Following the instructions of Congress, the FAR Councils have clarified that federal contractors may not include as allowable costs any legal expenses incurred in unsuccessful or non-meritorious defense of whistleblower reprisal claims. The Civilian Agency Acquisition Council and the Defense Acquisition Regulations Council (the Councils) recently issued a final revision to FAR 30.205-47, effective July 25, 2014, that lays out how the allowability of legal costs incurred in whistleblower proceedings between contractors or subcontractors and their employees is determined. In general, if the whistleblower is successful in obtaining relief or government action against the contractor, defense costs will not be allowable. A new exception was added to the final rule, however, providing for allowability of legal costs incurred in negotiating nuisance settlements.
The new rule, which amends FAR 31.205-47(b), (b)(2), and (c), implements a Congressional mandate under the National Defense Authorization Act for Fiscal Year 20131 (FY13 NDAA) to make unallowable legal costs associated with whistleblower complaints where the whistleblower's complaint is successful. This mandate was part of a comprehensive set of enhancements to whistleblower protections for employees of federal contractors under Sections 827 and 828 of FY13 NDAA. These enhancements included expanding whistleblower protections to the employees of subcontractors of a federal contractor and employees providing evidence of abuse of authority relating to federal contracts.
The interim rule created concerns, however, because it failed to include a safe harbor for legal expenses incurred during negotiation of a settlement with a whistleblower. A commenter pointed out that, under the proposed rule, there was no exception for settlements in whistleblower proceedings. In other words, contractors' legal costs would be allowable only if they were spent on full-blown litigation, regardless of the merits of the whistleblower's claim, or the contractor's defense, or the contractor's desire to avoid litigation for reasons unrelated to the merits of the claim. Such a limitation would create disincentives to settle disputes. This was in contrast to the existing provision at FAR 31.205-47(c)(2), which let settlement costs in False Claims Act cases be allowable if the Contracting Officer found the qui tam plaintiff's allegations to have little merit.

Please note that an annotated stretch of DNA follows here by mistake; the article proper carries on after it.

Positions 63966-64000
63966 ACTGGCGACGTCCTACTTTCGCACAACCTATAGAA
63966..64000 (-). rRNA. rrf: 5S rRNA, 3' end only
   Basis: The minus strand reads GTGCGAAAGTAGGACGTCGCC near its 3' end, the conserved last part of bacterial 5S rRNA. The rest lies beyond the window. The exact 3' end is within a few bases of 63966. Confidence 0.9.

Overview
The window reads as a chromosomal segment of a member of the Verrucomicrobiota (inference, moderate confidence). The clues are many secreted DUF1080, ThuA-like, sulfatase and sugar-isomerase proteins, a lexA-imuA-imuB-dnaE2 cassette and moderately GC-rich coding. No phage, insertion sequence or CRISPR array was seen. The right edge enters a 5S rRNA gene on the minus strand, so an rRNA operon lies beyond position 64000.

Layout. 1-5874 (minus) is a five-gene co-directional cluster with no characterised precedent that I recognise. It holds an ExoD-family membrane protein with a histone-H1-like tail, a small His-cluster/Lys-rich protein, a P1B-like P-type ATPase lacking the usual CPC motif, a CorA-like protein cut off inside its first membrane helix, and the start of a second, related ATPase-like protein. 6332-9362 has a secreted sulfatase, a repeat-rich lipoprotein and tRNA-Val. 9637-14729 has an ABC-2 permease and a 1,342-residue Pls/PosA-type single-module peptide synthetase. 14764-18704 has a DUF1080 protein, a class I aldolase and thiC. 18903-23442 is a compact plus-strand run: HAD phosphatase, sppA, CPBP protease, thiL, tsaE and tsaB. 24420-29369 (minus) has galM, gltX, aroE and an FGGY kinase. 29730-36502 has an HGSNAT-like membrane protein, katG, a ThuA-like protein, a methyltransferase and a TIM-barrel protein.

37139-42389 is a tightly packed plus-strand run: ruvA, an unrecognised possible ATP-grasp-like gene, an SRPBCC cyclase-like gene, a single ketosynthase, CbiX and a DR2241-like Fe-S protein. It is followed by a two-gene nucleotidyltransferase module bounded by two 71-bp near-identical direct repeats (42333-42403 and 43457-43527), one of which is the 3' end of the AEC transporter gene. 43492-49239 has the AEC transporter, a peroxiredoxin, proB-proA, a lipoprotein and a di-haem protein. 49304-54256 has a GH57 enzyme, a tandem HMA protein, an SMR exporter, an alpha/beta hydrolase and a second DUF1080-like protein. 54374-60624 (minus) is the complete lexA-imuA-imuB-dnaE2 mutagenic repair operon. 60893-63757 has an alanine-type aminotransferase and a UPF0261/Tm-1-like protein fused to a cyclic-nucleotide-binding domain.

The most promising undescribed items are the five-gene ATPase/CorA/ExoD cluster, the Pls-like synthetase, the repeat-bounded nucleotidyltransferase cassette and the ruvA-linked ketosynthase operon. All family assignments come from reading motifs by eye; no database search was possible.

In response to this concern, the Councils included in the final rule an amendment to FAR 31.205-47(c) that makes allowable legal costs associated with settling a complaint of reprisal if "the contracting officer, in consultation with his or her legal advisor, determined that there was very little likelihood that the claimant would have been successful on the merits."2 This exception brings parity between the treatment of settlements involving whistleblower complaints of reprisal and the treatment of settlements in the whistleblowing cases under the qui tam provisions of the False Claims Act.
In light of the new rule, contractors should consider whether legal costs related to whistleblower complaints of reprisal submitted to the government for reimbursement on federal contracts comply with the new rules on allowability of legal costs. Additionally, contractors should ensure they are not passing on costs made unallowable under this rule that may have been incurred by their subcontractors for a federal contract. Lastly, contractors should take note of the exception made for settling whistleblower's complaints of reprisal and ensure that they work with the contracting officer to obtain the needed determination to make the legal costs of that settlement allowable.
The final rule amends FAR 31.205-47 as follows (new language in italics):
FAR 31.205-47(b) In accordance with 41 U.S.C. 4310 and 10 U.S.C. 2324(k), costs incurred in connection with any proceeding brought by a Federal, State, local, or foreign government, or by a contractor or subcontractor employee submitting a whistleblower complaint ofreprisal in accordance with 41 U.S.C. 4712 or 10 U.S.C. 2409, for violation of, or a failure to comply with, law or regulation by the contractor (including its agents or employees), or costs incurred in connection with any proceeding brought by a third party in the name of the United States under the False Claims Act, 31 U.S.C. 3730, are unallowable if the result is--
FAR 31.205-47(b)(2) In a civil or administrative proceeding, either a finding of contractor liability where the proceeding involves an allegation of fraud or similar misconduct; or imposition of a monetary penalty, or an order issued by the agency head to the contractor or subcontractor to take corrective action under 41 U.S.C. 4712 or 10 U.S.C. 2409, where the proceeding does not involve an allegation of fraud or similar misconduct;
FAR 31.205-47(c)(2)(ii) In the event of disposition by consent or compromise of a proceeding brought by a whistleblower for allegedreprisal in accordance with 41 U.S.C. 4712 or 10 U.S.C. 2409, reasonable costs incurred by a contractor or subcontractor inconnection with such a proceeding that are not otherwise unallowable by regulation or by agreement with the United States may be allowed if the contracting officer, in consultation with his or her legal advisor, determined that there was very little likelihood that the claimant would have been successful on the merits.